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Who Drives Better, Men or Women?

We’ve established that men are more likely to take the wheel when a couple rides together, but should we care? I say we should. Aside from the cultural, sociological and psychological implications, the gender driving disparity might be costing us lives and treasure. If women are more skilled drivers than men, perhaps we’d all be better off if they were behind the wheel and men were in the passenger seat knitting. What do the data say?
Despite comprising half the population, women drivers are unquestionably involved in many fewer accidents than men are. In fact, it isn’t even close. Insurers are well-aware of this fact (see this from the Australian insurance company AAMI), and hence they often charge women lower premiums.
So there it is: women have fewer accidents than men. Time to move the driver’s seat up?
Not quite-we haven’t yet heard the whole story (and we all know that once that seat is moved? you can never again get it as comfortable as you once had it).
The problem is that if we’re trying to determine whether men or women should take the wheel when the couple is in the car, aggregate accident totals are of limited usefulness.
Why? Because men drive lots more than women do. The American Time Use Survey shows that adult men average about 60 minutes a day behind the wheel, while women average around 40. The National Household Transportation Survey reports that in 2001 men averaged 16,749 miles driven per year, and women 10,174. Given that they drive so much less, it’s not particularly surprising that women are involved in fewer accidents and pay lower premiums.
To really answer our question we need to look at data adjusted for “exposure,” that is, the amount of time people spend behind the wheel. In our case, what we’re looking for is accidents per mile driven.
Research (gated) by Guohua Li, Susan P. Baker, Jean A. Langlois and Gabor D. Kelen showed that, as of the mid-1990s, women drivers were involved in about 5.7 accidents per million miles driven. Men, on the other hand, were involved in about 5.1. Women were thus 12 percent more likely to be in crashes per mile driven. This is confirmed by another paper (gated), by Dawn L. Massie, Kenneth L. Campbell, and Allan F. Williams, which found women were involved in 16 percent more accidents than men on a per mile driven basis.
We might want to think not just about accidents, but about the severity of those accidents. Here again, it doesn’t look good for the ladies. Massie et al. found that for each mile driven women were 26 percent more likely than men to be in crashes involving injuries.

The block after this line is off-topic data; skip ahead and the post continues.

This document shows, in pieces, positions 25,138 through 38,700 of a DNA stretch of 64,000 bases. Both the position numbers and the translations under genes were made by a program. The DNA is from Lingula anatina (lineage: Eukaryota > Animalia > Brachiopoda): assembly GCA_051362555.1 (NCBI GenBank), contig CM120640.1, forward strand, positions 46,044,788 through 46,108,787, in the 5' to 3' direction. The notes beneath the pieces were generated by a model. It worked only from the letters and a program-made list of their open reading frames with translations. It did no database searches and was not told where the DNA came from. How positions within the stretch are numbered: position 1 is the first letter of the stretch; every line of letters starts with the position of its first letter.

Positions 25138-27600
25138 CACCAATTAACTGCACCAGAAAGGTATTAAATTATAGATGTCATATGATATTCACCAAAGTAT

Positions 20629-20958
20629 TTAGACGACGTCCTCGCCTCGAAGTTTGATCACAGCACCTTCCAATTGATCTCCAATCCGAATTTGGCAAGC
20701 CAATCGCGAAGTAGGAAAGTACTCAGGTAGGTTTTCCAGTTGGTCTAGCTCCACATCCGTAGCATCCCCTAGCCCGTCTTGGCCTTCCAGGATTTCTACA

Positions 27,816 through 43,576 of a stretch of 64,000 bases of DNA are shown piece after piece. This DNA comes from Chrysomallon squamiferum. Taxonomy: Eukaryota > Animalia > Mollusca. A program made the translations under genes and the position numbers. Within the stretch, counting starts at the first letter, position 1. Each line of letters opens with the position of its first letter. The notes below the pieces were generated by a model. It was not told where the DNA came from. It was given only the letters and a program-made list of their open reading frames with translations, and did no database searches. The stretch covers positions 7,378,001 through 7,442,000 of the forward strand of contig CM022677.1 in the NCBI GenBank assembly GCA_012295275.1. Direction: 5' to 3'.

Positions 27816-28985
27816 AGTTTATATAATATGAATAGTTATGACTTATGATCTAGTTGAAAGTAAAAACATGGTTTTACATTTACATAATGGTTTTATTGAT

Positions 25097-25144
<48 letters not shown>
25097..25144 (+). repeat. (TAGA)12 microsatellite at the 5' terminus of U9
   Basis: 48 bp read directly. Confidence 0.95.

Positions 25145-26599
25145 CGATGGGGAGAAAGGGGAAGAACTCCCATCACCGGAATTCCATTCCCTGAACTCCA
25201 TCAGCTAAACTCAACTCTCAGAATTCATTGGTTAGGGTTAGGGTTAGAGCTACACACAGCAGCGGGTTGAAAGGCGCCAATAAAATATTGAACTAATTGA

So there we have it; with men having fewer accidents and fewer injury accidents per mile, all those women driver jokes from my grandparents’ generation can be dusted off and put to good use.
Or can they be?
If we move to the next level of severity, fatal accidents, we find quite a different picture. Li et al. found that male drivers are 80 percent more likely to be in a fatal accident than women on a per mile basis. Massie et al. confirmed this, finding men are 55 percent more likely to be in fatal crashes. More recent data,?collected by the Insurance Institute for Highway Safety, paints an almost identical picture.
Thus women are somewhat more likely to be in crashes, but men are lots more likely to be in very severe crashes. According to AAMI:

Men are more likely than women to be involved in serious accidents – that is, men experience more head-on collisions, roll-overs, loss-of-control crashes and collisions involving pedestrians, cyclists or animals whereas women are more likely than men to collide with stationary objects or reverse into other cars.

So if saving lives is our goal, perhaps it’s time the women take the wheel, and we allocate transportation stimulus funds to a team of comics to craft an all-new set of male driver jokes to be used by future generations.
Well, maybe. Even given these data, a number of factors might be clouding the picture. For one thing, I don’t have data on who was at fault in accidents (one study had this but didn’t do per mile exposure). I suppose it’s possible that one sex or the other has a greater propensity to be the innocent victim in accidents, but it strikes me as unlikely.
Another complicating factor could be the driving environment. For example, Jeff Wise, author of Extreme Fear: The Science of your Mind in Danger, has blogged in this space about the fact that freeways are considerably safer than surface roads. If men do a higher share of their driving on the freeways (and I suspect that this is the case due to differing commuting patterns), this would make them appear to be less dangerous drivers than they really are. Also, it’s possible that since men do most of couples’ driving they are more likely to be behind the wheel at night when visibility is poor.
In this vein, another possibility is that the tradition of the man driving is keeping the truly terrible female drivers off the road, and thus our population of women drivers exhibits selection bias. In that case, handing women who don’t currently drive the keys might have exactly the opposite of the intended effect.
In any event, to truly understand this issue we need to dig a bit deeper to find not just the numbers, but the reasons for what’s going on. More on this coming up.